Kia ora koutou,

Any attempt at actually doing this is far beyond my capabilities or resources but I feel strongly that there’s a need for this, so I’m thinking aloud about whether it’s actually practical – would love anyone else’s thoughts!

To date there’ve been a number of successful open-source catalogue systems – Koha, Evergreen, the current FOLIO project. Discovery layers seem to have been left out of scope of all of these.

My impression is that the main reason for this is the problem of the metadata index. Metadata is hoarded by for-profit vendors; some of them only grudgingly work with the Big Discover Layer companies under strict conditions (and possibly with money changing hands, I don’t know…) so would be unlikely to just hand it over to a community project. No metadata, no discovery layer.

But more and more, metadata is becoming available through other sources. Crossref is the biggest and most obvious, and then there’s hundreds or thousands of institutional repositories. So my thought is, is it now becoming possible to create an index at least tolerably suitable for an open-source discovery layer, using open-access metadata sources?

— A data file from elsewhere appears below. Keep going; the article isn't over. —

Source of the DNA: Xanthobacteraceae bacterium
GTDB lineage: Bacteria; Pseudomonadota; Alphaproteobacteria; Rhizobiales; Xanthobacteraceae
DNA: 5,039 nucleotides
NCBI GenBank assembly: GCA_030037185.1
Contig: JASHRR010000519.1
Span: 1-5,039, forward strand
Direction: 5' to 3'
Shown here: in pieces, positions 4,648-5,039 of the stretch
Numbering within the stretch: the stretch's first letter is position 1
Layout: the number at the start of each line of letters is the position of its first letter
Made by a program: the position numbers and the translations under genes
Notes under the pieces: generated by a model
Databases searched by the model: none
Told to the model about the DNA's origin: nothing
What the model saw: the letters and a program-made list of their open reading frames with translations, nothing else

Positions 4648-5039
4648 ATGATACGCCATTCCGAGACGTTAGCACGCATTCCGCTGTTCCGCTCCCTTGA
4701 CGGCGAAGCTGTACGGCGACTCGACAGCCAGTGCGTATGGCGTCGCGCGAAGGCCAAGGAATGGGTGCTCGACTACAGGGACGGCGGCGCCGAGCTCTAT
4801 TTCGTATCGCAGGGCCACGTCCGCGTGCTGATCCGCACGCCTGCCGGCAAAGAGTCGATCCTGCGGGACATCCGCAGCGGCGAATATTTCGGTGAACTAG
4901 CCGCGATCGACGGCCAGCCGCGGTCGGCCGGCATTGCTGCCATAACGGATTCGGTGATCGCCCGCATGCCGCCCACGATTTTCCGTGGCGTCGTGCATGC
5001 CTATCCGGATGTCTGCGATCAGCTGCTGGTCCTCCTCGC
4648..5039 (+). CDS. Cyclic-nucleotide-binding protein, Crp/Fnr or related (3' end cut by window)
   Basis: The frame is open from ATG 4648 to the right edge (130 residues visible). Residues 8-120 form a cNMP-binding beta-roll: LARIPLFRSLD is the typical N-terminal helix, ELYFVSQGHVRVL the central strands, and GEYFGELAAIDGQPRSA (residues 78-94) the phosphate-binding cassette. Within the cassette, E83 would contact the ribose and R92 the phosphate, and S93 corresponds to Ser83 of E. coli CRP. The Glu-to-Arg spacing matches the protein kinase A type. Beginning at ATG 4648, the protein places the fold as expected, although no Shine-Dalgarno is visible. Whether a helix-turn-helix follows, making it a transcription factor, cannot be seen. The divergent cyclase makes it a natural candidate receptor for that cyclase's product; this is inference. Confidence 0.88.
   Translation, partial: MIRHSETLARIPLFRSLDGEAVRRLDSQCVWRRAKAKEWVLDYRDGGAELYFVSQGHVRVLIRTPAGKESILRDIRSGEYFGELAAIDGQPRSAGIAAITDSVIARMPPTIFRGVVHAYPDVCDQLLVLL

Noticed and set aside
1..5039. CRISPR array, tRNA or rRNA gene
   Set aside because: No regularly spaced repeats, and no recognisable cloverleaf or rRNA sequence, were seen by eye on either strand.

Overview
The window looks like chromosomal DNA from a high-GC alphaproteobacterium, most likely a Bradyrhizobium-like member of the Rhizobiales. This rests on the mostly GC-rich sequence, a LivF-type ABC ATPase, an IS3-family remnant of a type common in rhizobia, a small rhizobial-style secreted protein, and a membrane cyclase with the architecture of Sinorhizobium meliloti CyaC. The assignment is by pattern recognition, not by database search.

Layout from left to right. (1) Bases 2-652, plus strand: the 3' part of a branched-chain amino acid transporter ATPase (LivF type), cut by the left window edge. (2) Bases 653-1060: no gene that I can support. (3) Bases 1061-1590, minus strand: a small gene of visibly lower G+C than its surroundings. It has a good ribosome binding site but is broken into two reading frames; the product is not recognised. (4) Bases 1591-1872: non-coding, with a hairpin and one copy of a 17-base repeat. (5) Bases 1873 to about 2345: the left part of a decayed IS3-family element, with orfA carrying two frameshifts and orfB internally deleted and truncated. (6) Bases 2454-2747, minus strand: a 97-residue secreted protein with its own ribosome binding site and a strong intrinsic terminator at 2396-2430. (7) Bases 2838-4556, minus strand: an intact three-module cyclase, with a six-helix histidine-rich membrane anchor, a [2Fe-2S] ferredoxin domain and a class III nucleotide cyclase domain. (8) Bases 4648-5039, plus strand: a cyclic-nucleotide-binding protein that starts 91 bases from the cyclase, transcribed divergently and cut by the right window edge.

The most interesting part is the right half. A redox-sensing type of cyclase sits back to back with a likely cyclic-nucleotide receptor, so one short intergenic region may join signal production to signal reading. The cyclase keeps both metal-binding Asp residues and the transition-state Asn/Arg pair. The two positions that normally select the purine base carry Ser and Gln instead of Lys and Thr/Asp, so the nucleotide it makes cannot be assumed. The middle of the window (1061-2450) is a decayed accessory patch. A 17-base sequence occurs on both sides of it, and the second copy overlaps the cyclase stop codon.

And if so… how hard would it be?

What are the “must have” components (index; search interface; API/integrations so the library can index its own holdings from whatever ILS it uses, and harvest from institutional repositories; API/integrations to display real-time availability of said holdings; OpenURL to link out to link resolvers; institution accounts if cloud-hosted so the library can configure this stuff plus look-and-feel; some way for librarians to contribute corrections to faulty metadata…)

And what are the “nice to have” components (link resolver functionality? Citation trails? …)


Deborah Fitchett
Head of Department: Digital Services

Library, Teaching and Learning – Te Wharepϋrβkau
PO Box 85064, Lincoln University
Lincoln 7647, Christchurch, New Zealand
+64 3 423 0358
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Lincoln University
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